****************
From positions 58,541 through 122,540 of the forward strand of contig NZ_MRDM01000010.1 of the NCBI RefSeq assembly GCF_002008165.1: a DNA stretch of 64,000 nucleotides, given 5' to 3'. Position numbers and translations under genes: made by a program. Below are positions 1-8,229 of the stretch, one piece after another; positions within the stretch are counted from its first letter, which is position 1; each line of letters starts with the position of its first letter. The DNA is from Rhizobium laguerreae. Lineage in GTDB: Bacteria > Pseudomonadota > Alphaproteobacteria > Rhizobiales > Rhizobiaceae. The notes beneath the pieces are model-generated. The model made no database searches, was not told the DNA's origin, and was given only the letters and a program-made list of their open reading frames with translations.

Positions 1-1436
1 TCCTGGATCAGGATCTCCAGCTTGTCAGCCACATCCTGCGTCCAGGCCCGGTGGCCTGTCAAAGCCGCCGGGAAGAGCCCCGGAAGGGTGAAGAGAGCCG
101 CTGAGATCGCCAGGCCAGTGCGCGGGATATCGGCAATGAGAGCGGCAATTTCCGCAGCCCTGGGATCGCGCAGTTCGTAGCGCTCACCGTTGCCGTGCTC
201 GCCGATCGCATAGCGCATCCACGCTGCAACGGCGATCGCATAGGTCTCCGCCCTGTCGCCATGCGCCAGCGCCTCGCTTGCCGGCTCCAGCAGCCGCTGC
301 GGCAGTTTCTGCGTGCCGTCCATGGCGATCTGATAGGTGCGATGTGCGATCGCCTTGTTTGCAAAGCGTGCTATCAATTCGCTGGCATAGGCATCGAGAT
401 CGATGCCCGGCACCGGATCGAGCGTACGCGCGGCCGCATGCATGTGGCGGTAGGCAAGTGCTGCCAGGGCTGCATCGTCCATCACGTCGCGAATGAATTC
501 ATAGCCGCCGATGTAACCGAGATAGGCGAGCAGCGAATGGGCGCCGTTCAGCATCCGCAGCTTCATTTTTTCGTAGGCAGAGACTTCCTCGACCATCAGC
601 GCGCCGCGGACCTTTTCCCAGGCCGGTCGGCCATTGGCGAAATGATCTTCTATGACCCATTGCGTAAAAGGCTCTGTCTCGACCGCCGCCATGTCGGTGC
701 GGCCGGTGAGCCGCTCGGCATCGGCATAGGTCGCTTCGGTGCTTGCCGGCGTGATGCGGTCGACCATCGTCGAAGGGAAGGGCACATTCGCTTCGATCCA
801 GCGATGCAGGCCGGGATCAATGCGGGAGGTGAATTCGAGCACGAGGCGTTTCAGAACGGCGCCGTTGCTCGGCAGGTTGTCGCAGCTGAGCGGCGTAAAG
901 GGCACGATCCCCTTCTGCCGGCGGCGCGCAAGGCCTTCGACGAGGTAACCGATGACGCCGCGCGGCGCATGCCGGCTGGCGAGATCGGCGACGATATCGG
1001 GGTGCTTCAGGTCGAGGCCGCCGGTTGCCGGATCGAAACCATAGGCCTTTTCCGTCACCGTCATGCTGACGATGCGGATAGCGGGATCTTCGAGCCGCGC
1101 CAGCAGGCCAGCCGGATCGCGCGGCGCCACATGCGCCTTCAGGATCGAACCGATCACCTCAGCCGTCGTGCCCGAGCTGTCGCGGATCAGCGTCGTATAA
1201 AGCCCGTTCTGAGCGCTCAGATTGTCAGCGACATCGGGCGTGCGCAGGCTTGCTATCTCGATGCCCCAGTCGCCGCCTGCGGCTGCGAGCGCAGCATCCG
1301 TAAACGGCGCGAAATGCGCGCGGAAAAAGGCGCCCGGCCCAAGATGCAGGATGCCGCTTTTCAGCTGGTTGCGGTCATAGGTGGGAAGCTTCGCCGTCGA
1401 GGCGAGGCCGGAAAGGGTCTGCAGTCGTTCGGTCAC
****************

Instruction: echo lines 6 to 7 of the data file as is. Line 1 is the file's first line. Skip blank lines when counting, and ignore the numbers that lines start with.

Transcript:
301 GGCAGTTTCTGCGTGCCGTCCATGGCGATCTGATAGGTGCGATGTGCGATCGCCTTGTTTGCAAAGCGTGCTATCAATTCGCTGGCATAGGCATCGAGAT
401 CGATGCCCGGCACCGGATCGAGCGTACGCGCGGCCGCATGCATGTGGCGGTAGGCAAGTGCTGCCAGGGCTGCATCGTCCATCACGTCGCGAATGAATTC